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Thoroughly Modern Jane

The movies "Persuasion," "Sense and Sensibility" and "Emma" inevitably took a few cosmetic liberties with Jane Austen. The intent was not to rethink the novels, just to mold them into cinematic shapes. Patricia Rozema's "Mansfield Park" is another story. The Canadian writer-director ("I've Heard The Mermaids Singing") has performed major surgery on Austen's third novel. Both film and book follow Fanny Price (Frances O'Connor), an impoverished girl plucked from her Portsmouth family to be raised by her wealthy relatives, the Bertrams, at Mansfield Park. It's a Cinderella-like fable built atop the solid foundation of Austen's cool, astute social satire.

The movie's Fanny, however, is a far cry from the passive, repressed--and to many, unlikable--heroine on the page. Using Austen's own letters and notebooks as source material, Rozema makes Fanny a more forthright, witty, morally decisive figure. Now a budding writer, she's a composite of Fanny and Austen herself. Dramatically this works: now she's more like the heroine of "Persuasion." We are duly appalled that this splendid girl is treated hardly better than a servant by the silly Bertram sisters, and bossed about by her aunt, the officious Mrs. Norris (Sheila Gish).

Her status at Mansfield Park begins to change with the arrival of the glamorous brother and sister, Henry and Mary Crawford (Alessandro Nivola and Embeth Davidtz). While the two Bertram girls fall into a swoon over the eligible and charming Henry, his eye is caught by Fanny--the one woman wise enough to see through his narcissism and frivolity. Fanny's true love is for her cousin Edmund (Jonny Lee Miller), her soulmate since they were children together. But the sophisticated Mary Crawford has Edmund sized up for marriage, and Fanny is too afraid to reveal her feelings to him (a fear that doesn't entirely jibe with this proto-feminist Fanny).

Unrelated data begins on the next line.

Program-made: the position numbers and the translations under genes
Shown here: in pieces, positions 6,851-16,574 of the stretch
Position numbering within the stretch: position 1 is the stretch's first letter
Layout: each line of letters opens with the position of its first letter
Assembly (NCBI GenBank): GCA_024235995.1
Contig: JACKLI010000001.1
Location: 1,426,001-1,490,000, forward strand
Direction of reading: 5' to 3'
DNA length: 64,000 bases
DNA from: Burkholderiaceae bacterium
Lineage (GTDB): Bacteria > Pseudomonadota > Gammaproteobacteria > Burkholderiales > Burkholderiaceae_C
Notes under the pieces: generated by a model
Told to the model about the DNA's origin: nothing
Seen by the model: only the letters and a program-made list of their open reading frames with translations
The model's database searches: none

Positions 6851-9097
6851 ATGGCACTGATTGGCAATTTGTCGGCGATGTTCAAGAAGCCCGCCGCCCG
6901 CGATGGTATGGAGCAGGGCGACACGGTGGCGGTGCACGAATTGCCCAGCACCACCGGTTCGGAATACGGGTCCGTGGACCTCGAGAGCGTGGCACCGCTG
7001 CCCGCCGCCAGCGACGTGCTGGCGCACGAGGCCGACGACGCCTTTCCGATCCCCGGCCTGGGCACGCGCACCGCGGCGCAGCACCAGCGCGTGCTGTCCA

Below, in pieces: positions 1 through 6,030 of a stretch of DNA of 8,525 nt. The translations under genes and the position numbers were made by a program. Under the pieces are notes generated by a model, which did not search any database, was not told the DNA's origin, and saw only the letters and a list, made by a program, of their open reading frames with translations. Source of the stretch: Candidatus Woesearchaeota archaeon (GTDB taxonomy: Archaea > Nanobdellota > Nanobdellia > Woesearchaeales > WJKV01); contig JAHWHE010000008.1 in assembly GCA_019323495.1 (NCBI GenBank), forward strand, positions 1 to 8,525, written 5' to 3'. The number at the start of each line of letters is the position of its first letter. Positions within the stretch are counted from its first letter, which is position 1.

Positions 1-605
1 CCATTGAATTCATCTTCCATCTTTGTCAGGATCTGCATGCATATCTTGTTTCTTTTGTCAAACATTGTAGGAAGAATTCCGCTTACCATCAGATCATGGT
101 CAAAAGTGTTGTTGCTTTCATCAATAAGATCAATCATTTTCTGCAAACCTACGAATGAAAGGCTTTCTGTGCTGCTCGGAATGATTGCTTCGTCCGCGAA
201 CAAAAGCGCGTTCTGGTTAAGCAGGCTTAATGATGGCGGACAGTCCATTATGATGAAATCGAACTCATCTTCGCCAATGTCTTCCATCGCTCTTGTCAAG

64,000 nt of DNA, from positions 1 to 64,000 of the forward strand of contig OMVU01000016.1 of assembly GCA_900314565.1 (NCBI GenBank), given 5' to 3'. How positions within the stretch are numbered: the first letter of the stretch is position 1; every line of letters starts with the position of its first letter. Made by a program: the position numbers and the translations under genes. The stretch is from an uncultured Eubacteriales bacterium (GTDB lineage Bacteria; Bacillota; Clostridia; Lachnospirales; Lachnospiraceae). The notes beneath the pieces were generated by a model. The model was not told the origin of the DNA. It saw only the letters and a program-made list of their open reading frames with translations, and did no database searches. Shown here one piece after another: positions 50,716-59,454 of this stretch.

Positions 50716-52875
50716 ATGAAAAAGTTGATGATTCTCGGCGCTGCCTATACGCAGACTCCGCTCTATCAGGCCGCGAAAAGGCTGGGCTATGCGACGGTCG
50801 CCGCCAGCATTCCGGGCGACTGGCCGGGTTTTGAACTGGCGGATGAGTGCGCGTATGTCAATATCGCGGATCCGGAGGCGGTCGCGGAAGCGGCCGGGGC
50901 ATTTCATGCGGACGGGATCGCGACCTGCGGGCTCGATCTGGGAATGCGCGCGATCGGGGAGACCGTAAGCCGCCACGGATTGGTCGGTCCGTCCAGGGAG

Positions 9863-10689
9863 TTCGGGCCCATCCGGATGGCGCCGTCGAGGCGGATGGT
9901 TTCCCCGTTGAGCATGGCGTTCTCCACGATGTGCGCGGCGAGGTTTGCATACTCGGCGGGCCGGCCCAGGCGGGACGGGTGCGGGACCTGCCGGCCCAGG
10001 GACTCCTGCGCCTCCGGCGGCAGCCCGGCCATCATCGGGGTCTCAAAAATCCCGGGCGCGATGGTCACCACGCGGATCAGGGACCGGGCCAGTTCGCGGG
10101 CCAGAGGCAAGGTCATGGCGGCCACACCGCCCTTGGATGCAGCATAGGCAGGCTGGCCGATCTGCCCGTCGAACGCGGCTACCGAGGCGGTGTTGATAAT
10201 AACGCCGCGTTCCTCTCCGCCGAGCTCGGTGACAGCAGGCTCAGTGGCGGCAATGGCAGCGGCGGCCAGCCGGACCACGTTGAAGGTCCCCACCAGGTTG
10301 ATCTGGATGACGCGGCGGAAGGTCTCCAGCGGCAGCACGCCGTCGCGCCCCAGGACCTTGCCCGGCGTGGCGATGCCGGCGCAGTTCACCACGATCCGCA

Rozema's handling of the entangled amours and social gamesmanship at Mansfield Park is delightful. O'Connor radiates Austenian intelligence, and the casting of playwright Harold Pinter as the powerful patriarch, Sir Thomas Bertram, is a coup. Glowering and deep-voiced, Pinter turns Sir Thomas into a fascinatingly complex figure--at once a model of courtly civility and a sinister slave trader with sexual secrets in his past.

Slave trader? Sexual secrets? If this doesn't sound like Jane Austen, it's because it isn't. Far more distracting than Rozema's revamping of Fanny Price, or her un-Janeish sexual explicitness, the director has grafted a 20th-century political sensibility onto the material, imposing a slave-trade subplot and taking P.C. potshots at these early-19th-century figures. This sort of historical back-seat driving can leave a smug aftertaste. But not enough, fortunately, to seriously mar one's enjoyment of a tale well told. The open-minded moviegoer will have a hard time resisting Rozema's stylish and stirring movie. It's impure Austen, but potent moviemaking.

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